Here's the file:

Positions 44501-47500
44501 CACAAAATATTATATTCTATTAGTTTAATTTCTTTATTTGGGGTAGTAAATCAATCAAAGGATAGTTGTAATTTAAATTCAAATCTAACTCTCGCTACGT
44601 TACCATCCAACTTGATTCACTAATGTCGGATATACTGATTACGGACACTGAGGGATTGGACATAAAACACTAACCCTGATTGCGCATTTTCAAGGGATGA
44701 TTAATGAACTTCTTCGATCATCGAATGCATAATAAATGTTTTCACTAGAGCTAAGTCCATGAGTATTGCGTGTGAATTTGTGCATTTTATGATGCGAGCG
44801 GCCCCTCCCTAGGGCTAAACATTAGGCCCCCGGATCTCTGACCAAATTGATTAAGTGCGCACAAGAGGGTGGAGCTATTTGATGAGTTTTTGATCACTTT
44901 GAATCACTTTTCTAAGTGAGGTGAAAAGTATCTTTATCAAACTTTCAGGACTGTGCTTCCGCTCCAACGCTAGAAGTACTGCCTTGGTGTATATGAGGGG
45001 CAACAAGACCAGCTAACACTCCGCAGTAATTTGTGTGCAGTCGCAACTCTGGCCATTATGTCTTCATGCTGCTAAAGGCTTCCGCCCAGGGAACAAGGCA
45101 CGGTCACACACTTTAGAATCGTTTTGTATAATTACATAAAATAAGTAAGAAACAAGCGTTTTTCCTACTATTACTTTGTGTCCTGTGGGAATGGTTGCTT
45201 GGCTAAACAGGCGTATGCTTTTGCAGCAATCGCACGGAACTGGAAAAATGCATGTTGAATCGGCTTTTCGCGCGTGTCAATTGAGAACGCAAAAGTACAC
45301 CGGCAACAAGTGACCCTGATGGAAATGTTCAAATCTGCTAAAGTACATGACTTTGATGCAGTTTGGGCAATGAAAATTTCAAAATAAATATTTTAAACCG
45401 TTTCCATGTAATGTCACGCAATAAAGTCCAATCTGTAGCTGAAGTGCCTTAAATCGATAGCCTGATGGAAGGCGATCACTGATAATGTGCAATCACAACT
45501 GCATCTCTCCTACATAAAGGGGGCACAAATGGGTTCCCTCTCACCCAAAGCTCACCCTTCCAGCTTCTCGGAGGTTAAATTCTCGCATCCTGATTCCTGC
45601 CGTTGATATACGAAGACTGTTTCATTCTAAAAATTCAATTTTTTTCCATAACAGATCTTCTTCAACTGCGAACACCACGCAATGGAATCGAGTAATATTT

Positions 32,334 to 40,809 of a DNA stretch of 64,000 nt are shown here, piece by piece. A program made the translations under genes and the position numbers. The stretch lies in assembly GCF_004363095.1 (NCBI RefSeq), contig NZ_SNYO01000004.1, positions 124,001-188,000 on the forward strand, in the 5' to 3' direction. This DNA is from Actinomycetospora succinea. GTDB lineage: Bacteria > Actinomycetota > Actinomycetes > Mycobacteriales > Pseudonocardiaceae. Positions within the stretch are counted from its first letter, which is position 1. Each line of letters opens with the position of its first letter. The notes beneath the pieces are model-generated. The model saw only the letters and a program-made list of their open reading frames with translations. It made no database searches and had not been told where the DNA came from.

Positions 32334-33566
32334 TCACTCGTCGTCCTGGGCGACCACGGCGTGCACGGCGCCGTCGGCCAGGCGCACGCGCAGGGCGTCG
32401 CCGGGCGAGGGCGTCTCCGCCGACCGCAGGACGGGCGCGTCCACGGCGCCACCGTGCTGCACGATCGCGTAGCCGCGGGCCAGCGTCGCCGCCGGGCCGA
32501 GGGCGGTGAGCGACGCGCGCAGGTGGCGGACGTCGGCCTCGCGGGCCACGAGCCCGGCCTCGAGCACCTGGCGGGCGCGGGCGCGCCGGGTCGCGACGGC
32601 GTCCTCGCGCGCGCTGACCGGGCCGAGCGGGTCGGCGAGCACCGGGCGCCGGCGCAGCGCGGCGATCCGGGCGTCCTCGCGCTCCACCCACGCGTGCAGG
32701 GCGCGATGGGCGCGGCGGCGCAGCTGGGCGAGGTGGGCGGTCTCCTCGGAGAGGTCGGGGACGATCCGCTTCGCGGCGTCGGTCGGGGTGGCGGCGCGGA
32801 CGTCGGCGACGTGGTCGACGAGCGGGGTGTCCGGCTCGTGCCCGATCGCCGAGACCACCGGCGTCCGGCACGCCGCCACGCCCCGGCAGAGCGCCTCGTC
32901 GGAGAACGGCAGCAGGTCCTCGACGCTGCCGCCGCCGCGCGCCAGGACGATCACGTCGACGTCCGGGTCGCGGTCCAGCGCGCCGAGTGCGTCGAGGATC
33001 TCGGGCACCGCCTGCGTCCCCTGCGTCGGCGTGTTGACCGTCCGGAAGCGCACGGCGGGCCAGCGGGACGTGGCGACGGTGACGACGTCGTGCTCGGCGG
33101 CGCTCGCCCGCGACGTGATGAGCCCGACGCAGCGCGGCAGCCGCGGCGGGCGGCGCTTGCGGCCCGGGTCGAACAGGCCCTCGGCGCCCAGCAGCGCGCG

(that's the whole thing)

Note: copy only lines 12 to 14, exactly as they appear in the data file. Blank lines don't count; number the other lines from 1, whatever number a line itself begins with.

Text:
45501 GCATCTCTCCTACATAAAGGGGGCACAAATGGGTTCCCTCTCACCCAAAGCTCACCCTTCCAGCTTCTCGGAGGTTAAATTCTCGCATCCTGATTCCTGC
45601 CGTTGATATACGAAGACTGTTTCATTCTAAAAATTCAATTTTTTTCCATAACAGATCTTCTTCAACTGCGAACACCACGCAATGGAATCGAGTAATATTT

Positions 32,334 to 40,809 of a DNA stretch of 64,000 nt are shown here, piece by piece. A program made the translations under genes and the position numbers. The stretch lies in assembly GCF_004363095.1 (NCBI RefSeq), contig NZ_SNYO01000004.1, positions 124,001-188,000 on the forward strand, in the 5' to 3' direction. This DNA is from Actinomycetospora succinea. GTDB lineage: Bacteria > Actinomycetota > Actinomycetes > Mycobacteriales > Pseudonocardiaceae. Positions within the stretch are counted from its first letter, which is position 1. Each line of letters opens with the position of its first letter. The notes beneath the pieces are model-generated. The model saw only the letters and a program-made list of their open reading frames with translations. It made no database searches and had not been told where the DNA came from.